Against a Pittsburgh pitching staff that found themselves in the top-five in team ERA (2.76) entering play, the Cubs’ offense was able to satisfy 40,000-plus screaming fans with a blowout win for their first at Wrigley Field in 2019.
In the aforementioned second inning, the Cubs began with two quick outs from Kyle Schwarber and Willson Contreras. With two outs and no one on base, the run-scoring percentage is no doubt pretty low. However, once two outs were registered, the Cubs sent nine batters to the plate and 11 total in the frame.
That rally, which heavily contributed to a Cub victory, was kicked off on an E6 by Pirates shortstop Kevin Newman. While the youngster was able to field the ball cleanly, he whiffed on the throw to first base, allowing Daniel Descalso to reach. Batting out of the seven-hole on Monday, Descalso was set to be followed by Jason Heyward and then the pitcher’s spot, occupied by Lester.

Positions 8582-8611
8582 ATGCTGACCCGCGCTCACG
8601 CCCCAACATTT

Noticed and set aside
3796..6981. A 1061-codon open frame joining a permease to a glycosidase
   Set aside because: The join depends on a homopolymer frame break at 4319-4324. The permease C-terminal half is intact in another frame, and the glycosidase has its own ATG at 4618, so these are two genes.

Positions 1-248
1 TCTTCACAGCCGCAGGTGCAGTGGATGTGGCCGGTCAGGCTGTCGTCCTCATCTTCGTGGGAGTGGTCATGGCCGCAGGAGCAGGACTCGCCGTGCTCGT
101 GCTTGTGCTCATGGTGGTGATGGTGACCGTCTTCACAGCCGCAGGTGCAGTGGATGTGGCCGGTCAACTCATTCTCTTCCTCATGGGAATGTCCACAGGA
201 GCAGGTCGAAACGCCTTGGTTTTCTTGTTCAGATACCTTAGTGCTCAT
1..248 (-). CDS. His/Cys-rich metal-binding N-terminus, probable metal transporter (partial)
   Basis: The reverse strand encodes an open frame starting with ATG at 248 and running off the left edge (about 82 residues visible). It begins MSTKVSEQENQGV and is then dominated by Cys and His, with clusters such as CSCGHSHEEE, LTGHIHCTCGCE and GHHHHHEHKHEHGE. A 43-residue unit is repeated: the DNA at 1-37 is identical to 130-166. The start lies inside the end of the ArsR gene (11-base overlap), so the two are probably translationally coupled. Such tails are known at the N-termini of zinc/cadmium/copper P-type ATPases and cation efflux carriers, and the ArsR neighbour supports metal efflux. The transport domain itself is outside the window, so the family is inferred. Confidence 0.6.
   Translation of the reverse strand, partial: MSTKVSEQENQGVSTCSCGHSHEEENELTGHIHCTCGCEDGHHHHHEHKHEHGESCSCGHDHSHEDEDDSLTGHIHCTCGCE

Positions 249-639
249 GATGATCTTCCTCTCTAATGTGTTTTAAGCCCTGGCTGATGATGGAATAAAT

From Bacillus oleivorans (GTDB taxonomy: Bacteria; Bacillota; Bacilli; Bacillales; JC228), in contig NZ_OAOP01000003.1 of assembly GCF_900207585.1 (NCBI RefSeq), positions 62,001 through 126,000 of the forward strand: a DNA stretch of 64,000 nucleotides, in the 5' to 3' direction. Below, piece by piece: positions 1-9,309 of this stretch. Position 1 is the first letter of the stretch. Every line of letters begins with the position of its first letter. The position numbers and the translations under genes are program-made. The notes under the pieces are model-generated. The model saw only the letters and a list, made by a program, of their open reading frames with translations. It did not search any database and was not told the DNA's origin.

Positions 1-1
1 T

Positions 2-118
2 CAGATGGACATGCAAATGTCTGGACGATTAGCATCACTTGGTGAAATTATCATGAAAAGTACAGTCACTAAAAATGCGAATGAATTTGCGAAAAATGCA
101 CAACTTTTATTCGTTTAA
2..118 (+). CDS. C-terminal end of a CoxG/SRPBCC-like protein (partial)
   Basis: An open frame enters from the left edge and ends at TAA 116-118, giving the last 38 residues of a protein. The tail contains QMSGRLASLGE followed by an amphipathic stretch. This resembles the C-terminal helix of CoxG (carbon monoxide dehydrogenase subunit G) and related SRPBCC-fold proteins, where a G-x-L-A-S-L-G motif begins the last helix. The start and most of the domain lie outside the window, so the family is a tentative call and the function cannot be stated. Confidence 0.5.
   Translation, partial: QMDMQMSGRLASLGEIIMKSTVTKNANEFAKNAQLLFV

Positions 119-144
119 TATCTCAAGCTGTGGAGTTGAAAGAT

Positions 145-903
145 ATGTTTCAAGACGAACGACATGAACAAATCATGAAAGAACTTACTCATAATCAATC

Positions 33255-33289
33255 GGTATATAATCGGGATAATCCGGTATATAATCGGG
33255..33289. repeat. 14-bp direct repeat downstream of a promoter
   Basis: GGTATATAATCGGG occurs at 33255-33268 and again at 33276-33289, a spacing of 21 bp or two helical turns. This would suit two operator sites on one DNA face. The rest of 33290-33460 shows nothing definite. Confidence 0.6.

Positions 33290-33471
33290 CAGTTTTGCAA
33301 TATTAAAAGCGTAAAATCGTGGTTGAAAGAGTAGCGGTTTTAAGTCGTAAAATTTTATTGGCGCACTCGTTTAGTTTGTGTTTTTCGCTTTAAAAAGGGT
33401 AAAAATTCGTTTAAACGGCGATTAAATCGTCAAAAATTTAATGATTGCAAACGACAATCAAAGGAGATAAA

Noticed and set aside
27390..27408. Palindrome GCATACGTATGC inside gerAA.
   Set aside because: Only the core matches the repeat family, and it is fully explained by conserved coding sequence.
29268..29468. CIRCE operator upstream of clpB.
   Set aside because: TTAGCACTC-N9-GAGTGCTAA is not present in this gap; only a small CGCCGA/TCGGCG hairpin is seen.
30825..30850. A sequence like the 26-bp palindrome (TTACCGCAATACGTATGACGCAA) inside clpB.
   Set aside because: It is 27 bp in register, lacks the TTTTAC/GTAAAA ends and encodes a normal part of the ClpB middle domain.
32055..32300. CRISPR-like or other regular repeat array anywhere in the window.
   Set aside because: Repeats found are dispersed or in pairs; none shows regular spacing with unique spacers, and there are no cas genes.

With Heyward seeing the ball really well to begin the season, Clint Hurdle decided to intentionally walk the veteran lefty batter, bringing Lester to the plate with two runners on and two outs. For his career, and more specifically this season, Lester has not been an automatic out. A career .096 hitter with a .285 OPS, Lester was sporting a much better 1.250 mark as he strode into the box on Monday.
That number was amassed in his last outing against the Atlanta Braves when the veteran reached base three times, including two walks while registering an RBI. Looking to add to that total, Lester flipped a back-door slider from Pirates’ starter Jameson Taillon into the left-center field gap, plating the first run of the ballgame and giving the Cubs an early 1-0 lead.
Lester’s reach was followed by four additional reaches by Cub hitters, including three singles and a hit-by-pitch. Ben Zobrist‘s single, which immediately followed Lester’s, drove in two runs and kept the veteran utility-man hot to kick-off the new campaign.
Perhaps the best hit in the inning, however, came from Javier Baez. Already up 4-0, Baez added a bloop single into shallow left field that extended the lead to 5-0. While that may not sound too exciting right away, I encourage you to watch the below clip.
Báez off the bounce. 😱 pic.twitter.com/gFbtDKCZL4
— MLB (@MLB) April 8, 2019
That’s right, on a down-and-away slider, Baez just stuck the bat out and flipped a ball into the air. Following the swing, Baez’s hands came off his lumber, adding to the illusion that the youngster just threw the bat at the ball.